An Unlikely Inspiration

bart in the water

I took my puppy to a pond this weekend. Although he’s a ‘water dog,’ at just five months, he’s still nervous about getting more than his paws wet. After a little patience and much coaxing, I was able to get him in enough to swim. After a while, when I threw in a water bottle, he even became brave enough to leap in. But as soon as he hit the water and his body started to sink, he panicked. The goal of retrieving the water bottle was completely forgotten and all that was rattling around in his alarmed mind was sink or swim. In the end, though, it took Bart six seconds to make it to the shore and he was completely unscathed. (Here’s the video of him )

Watching Bart’s process reminded me of any time that I’ve entered the unknown. A particular case that comes to mind is when I first began college. I knew since long before then that I wanted to be a teacher. I knew that I loved to read and write and that a profession that allowed me to do both would be phenomenal. But what I didn’t know was how to teach. (Kind of a big part of the job.) It would be like if I was asked to perform open heart surgery: I’ve studied the heart in biology (but forgotten all that I once knew), and I’ve seen a hospital. That pretty much sums up my qualifications. After just a few years of school, though, (and not to mention that much of the first two years was general studies type classes) I feel like I can enter the world of teaching. When I finally do begin student teaching, just like Bart, I may realize how deep the water is and forget all about my goals, but I’m mostly just excited about the fact that I feel ready.

Last week when we discussed lesson planning, I wasn’t overwhelmed. I felt like if I had been told that I had 5 minutes to prepare an hour long lesson then present it to an actual middle school class, I would have been up for the challenge. That’s exciting to me. And really, I bet it’s the parts that you can’t plan for, the times when you have to be spontaneous, that will be the most challenging. One time in class Dr. E gave us a templet for daily lesson planning that was a big help in calming my anxieties towards lesson planning. It’s five steps, it’s simple, it’s effective. If I use this, along with good teaching strategies, I really don’t think I can sink. At times I may lose sight of why I dove into teaching. Yet, even during those times, my goals will still be out there. They may float slightly farther out of reach, hide under the dock, or get tangled up in the cattails, but they’ll still be out there. And, just like my timid little pup, I may be too nervous to jump in after them right away, but eventually I’ll go after them. Eventually I’ll be confident enough to swim laps.

bart with bottle


4 thoughts on “An Unlikely Inspiration

  1. Thank you for the encouragement. I’m absolutely terrified of talking in front of a class. So when Dr. E gave our assignment, I quickly rattled off reasons in my head as to why I would be missing from class Wednesday. Reading this reminded me to take a breathe. I’ll just have to jump in!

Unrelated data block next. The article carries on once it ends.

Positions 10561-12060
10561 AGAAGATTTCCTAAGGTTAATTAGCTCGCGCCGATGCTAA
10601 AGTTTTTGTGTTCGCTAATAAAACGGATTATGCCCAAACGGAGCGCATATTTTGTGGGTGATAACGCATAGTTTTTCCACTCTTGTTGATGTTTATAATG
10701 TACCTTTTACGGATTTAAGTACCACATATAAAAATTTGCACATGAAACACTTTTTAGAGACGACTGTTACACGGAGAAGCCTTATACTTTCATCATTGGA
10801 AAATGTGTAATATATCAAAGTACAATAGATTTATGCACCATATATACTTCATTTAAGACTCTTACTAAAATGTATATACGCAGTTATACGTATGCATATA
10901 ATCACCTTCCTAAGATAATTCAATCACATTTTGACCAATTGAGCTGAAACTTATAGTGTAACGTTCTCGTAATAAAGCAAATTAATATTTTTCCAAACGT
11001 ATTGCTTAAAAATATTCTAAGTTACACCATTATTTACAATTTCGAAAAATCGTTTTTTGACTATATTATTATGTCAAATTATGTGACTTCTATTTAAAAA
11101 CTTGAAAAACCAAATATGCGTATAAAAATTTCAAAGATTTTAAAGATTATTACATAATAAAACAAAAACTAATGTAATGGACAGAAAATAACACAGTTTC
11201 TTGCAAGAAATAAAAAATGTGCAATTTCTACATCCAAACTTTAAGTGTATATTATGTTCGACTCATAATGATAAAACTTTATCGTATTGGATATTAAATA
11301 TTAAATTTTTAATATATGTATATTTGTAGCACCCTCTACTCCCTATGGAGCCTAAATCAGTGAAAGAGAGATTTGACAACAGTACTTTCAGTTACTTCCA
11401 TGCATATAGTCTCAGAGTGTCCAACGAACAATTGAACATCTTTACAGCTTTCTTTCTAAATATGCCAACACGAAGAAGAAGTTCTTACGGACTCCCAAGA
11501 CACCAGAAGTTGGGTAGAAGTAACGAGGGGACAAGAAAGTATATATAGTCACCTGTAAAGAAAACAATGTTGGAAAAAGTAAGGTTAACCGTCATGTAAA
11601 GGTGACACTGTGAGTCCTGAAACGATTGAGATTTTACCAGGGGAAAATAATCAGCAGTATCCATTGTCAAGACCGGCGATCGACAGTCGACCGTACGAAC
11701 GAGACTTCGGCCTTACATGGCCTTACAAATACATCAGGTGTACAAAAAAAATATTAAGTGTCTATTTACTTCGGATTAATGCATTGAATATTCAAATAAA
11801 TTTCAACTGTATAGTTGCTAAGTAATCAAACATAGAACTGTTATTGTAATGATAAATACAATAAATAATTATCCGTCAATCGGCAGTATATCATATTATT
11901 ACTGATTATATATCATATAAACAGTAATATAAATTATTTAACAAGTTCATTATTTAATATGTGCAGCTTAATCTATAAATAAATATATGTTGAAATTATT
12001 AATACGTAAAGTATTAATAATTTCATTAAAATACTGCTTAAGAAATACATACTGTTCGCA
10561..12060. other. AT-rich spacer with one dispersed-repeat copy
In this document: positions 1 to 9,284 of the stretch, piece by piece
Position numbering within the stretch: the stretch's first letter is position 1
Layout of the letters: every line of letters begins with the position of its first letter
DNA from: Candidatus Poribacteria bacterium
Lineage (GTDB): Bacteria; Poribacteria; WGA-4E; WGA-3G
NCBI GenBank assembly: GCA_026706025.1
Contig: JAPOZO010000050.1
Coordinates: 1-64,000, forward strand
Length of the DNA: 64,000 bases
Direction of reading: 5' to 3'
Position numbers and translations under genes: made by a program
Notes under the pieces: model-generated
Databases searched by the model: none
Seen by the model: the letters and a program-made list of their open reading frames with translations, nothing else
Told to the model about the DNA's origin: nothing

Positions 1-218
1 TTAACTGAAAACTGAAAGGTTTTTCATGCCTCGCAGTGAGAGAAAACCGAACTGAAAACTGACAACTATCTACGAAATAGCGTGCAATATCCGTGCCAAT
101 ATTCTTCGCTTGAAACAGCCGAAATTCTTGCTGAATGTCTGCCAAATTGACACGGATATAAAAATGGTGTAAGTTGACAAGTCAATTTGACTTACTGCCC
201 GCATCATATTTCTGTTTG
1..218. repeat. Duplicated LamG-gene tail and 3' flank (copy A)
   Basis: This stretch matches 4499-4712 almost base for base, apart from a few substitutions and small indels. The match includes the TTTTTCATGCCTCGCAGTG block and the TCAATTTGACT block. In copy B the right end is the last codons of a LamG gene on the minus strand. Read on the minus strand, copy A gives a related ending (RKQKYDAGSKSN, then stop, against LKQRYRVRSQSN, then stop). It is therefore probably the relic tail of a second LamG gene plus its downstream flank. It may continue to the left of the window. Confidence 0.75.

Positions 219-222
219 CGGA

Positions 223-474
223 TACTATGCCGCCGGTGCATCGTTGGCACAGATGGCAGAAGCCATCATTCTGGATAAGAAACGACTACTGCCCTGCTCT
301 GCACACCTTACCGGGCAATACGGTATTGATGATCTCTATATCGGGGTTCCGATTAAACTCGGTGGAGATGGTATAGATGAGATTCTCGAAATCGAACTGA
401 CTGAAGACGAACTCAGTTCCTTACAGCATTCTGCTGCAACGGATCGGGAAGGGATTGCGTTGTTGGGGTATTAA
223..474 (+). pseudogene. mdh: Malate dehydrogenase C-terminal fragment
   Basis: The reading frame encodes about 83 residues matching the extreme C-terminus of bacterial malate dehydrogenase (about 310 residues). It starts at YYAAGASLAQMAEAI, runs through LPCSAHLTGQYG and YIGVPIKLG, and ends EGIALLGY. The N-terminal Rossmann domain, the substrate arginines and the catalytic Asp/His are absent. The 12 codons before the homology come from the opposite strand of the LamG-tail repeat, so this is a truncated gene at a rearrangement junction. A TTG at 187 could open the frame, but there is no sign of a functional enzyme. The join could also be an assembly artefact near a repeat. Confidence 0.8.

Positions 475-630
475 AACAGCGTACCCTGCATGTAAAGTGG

• I’m glad you did come! Our class is easier to talk in front of because there’s so few of us and because we’ve gotten to know each other fairly well. I know your mini lesson will be great. The nice thing is, even in the way off chance that it’s not, we’ll all just think you’re having a bad day, not that you’re a bad lesson planner.


  2. So if Nicky is absent tonight, now I know why!! She’s confessed on Shannon’s blog! I love the video of Bart. You can totally see that “oh crap!” panic on his face when he forgets about the bottle and heads for shore. I love your thinking in this post, and even more, I love that this is where you feel like you are. This is where I want all of my pre-service teachers to be at the end of Methods: ready to jump. Confident that you can swim. Ready to challenge yourselves. Teaching is always jumping off into deep waters. Well, good teaching is, I think. There are so many unpredictable variables. Flexible thinking, spontaneity, improv skills…. all very essential to good teaching. The kind of reflective mind this post represents also tells me much about the teacher you’re going to be.


    • Through the classes I’ve taken with you I’ve been introduced to Donalyn Miller, Nancie Atwell, Lucy Calkins, Penny Kittle, and I’m sure even more that I can’t think of offhand. One thing that each of these ladies have written is that their first year of teaching (and usually a few years after that) were disasters. Now I just think, if exemplar teachers have a difficult time in the beginning, I can’t be hard on myself if I do too. And, there’s really no point in stressing out about it when it’s evidently bound to happen. I know I’ll do my very best and that I have the knowledge I’ve gained from reading the advice of those teachers and listening to you and my other professors. When I begin teaching, all I’ll lack is experience and there’s only one way to get that. Because of all this, I am more than ready to dive on in.


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